top of page

a new take on self care (for the person who is sick of hearing about self-care)

Updated: Aug 16, 2022

Taking care of ourselves may not look the same as it did before. Here are some reasons why, and let's talk about it.


We push it to the end of our weeks. We’ve tagged it onto well-meaning texts to friends. We’ve listened to our therapists encourage our self-care practices until they are blue in the face.


Is it just me, or has this phrase begun to feel tired in the wake of the world feeling like it’s on fire?


“Hey, don’t forget to treat yo self...while you’re also trying to level up out of a forced state of survival mode.”


Maybe it’s my own inner child at odds here with authority, but when I’m encouraged to participate in self care, my gut instinct is “um…don’t tell me what to do. I’m surviving, and that’s enough, right?,” followed by avoiding any opportunity that pushes me to engage authentically with my emotions.


Do you know what this feels like? We have those phrases that are well-meaning, but start to feel tired after a while? We chalk it up to any number of issues: our flight or fight mode has been activated for far too long, and maybe creating safety just takes longer in general for so many.


But maybe this realization has a hard, but sharply beautiful truth at its center. The volcanic geode that’s rigid, hard surface reveals a stunning but hidden realization beneath it.

Perhaps our current practices of self-care just aren’t as effective as they used to be, because if we’re being honest: we’ve all been changed by the climate of our world. Why wouldn’t our care practices shift too?

We need to mentally reframe self-care. That’s what my therapist would probably tell me anyways.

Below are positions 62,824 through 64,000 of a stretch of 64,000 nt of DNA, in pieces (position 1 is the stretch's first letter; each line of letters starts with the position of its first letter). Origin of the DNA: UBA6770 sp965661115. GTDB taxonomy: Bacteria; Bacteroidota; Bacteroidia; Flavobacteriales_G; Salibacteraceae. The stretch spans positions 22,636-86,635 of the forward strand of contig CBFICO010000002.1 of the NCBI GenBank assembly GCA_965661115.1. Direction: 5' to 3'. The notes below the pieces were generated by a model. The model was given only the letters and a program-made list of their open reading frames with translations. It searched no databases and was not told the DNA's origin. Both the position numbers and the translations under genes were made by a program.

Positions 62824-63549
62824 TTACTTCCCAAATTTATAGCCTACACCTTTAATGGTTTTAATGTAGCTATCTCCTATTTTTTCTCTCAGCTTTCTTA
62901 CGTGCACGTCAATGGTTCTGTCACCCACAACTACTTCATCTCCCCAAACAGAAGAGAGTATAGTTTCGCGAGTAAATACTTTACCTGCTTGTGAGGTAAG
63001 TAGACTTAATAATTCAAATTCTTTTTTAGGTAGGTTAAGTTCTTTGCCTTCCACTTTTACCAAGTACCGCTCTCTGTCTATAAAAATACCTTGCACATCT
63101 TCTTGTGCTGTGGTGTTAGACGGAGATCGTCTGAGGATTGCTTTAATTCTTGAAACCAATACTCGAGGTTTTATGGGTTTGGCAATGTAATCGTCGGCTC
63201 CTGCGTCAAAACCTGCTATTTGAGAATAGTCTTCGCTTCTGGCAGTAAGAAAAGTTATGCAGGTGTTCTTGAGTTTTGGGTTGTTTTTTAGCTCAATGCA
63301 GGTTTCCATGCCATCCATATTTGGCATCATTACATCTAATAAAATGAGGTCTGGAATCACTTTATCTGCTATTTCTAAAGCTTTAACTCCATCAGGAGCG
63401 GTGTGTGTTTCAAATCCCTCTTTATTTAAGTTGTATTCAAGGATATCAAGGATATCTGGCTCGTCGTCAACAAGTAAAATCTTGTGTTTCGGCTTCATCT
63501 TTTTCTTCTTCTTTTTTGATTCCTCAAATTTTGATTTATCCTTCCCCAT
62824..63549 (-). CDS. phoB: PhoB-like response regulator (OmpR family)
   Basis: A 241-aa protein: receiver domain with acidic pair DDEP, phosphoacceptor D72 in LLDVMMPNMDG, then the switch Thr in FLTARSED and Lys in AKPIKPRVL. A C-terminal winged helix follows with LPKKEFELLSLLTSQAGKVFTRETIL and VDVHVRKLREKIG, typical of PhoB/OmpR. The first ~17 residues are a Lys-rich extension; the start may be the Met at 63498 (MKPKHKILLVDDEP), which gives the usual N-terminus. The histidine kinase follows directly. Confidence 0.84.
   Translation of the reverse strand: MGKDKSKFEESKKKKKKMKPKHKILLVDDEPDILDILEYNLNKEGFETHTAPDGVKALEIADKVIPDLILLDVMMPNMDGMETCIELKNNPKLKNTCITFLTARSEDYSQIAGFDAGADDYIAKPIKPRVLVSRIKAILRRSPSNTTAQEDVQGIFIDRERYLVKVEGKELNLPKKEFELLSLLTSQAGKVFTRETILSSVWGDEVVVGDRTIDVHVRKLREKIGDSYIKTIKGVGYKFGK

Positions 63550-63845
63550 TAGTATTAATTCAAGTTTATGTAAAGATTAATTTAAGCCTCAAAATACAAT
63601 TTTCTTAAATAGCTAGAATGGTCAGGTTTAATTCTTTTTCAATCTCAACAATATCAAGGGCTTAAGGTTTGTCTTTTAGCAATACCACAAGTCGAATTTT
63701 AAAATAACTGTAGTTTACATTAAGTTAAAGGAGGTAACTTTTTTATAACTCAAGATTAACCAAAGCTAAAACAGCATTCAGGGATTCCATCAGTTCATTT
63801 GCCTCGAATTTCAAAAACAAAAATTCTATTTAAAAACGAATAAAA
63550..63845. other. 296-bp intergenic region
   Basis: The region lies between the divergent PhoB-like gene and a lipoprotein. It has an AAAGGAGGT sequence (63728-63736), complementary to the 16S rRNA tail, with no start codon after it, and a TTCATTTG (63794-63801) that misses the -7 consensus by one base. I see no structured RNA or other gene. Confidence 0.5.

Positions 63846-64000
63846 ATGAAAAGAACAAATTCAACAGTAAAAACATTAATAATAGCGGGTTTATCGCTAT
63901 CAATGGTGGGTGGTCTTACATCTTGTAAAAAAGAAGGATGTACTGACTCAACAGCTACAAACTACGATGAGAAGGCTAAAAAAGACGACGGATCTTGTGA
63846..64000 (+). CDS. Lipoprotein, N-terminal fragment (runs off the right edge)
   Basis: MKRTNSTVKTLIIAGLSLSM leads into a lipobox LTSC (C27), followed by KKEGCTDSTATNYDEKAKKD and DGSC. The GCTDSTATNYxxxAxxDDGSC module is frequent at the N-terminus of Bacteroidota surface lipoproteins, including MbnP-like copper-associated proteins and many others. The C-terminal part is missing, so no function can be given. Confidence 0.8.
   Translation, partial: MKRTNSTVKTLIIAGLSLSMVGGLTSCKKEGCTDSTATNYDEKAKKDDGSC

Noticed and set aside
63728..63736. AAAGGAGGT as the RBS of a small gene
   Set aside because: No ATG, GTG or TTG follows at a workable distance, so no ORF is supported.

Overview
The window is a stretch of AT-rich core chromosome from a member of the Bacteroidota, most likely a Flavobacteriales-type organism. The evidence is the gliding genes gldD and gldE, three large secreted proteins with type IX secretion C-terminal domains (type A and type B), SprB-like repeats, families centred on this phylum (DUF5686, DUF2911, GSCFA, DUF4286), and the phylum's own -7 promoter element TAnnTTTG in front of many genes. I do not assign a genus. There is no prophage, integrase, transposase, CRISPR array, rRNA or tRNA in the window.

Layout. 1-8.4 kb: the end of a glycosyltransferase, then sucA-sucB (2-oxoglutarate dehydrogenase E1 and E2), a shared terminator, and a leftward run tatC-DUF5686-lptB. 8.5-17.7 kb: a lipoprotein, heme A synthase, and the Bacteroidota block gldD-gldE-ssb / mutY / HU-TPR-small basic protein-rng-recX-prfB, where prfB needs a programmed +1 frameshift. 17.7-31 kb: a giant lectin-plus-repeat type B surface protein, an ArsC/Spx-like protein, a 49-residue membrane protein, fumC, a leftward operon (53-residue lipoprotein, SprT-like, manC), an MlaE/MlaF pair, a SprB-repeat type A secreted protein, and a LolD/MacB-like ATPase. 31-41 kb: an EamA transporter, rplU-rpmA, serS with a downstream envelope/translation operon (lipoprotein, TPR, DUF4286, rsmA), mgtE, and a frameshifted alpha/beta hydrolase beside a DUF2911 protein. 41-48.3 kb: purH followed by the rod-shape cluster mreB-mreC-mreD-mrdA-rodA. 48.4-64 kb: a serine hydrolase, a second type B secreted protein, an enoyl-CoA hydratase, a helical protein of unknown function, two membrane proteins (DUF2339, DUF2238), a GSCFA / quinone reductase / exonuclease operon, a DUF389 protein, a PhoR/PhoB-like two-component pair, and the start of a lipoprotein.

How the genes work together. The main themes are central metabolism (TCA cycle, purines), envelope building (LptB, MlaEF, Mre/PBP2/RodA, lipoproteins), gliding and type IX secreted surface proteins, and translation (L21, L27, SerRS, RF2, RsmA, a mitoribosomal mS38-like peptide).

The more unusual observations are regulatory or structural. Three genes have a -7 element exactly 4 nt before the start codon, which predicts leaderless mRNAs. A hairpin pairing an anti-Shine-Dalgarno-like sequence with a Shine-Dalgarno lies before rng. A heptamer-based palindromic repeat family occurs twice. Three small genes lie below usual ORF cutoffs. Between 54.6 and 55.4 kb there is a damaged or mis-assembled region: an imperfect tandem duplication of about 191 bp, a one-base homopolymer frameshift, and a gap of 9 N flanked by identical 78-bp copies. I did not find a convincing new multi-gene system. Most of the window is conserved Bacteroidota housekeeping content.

That may look like:


Dialing back the Doom Scrolling: Instead of defaulting to social media first thing in the morning; asking ourselves “how does this serve me, or my future self?” or “what is my goal here?” or “what need do I have that is being unmet?”.


Challenge “All or nothing thinking”: Instead of buying into the belief that we need hours for our self care to count towards refresh; why not plan a 10 minute meditation once or twice a week?


Make it a priority: Instead of pushing time for ourselves to the end of the week, prioritize it. Plan ahead for it at the beginning or even the midpoint of the week.


Evaluate what we really need: Instead of assuming that “we’re just tired” or “burnt out”; take a look at what categories of our lives need to be nourished. (Intellectual, creative, spiritual, physical, etc.)


Instead of just pushing self-care on its own, maybe we also dive a little deeper. Maybe we start by acknowledging

taking care of ourselves may not look the same as it did before.”

Hopefully, this will help our inner child take back the power of choices that they were never given. “I get to choose how I heal” has a nicer ring to it, right?


How have things changed for you over the past year and what has stayed the same? You might be surprised to see you actually have reasons for needing to shift your self-care. What practices no longer serve you? It might be as small as how often your tech notifications send, a constant reminder to be alert and ready.


What new paths can you create that forge a meaningful (but chosen) growth or even rest within yourself?



About Alta Terra Counseling, PLLC


Alta Terra Counseling is a practice in Boone, North Carolina specializing in Marriage and Family Therapy Practice that is committed to helping both Families, Couples and Individual clients with a compassionate presence to achieve their personal goals. Explore our website for information about our practice as well as endorsements from colleagues regarding our clinical approach.




56 views0 comments

Recent Posts

See All

Comments


bottom of page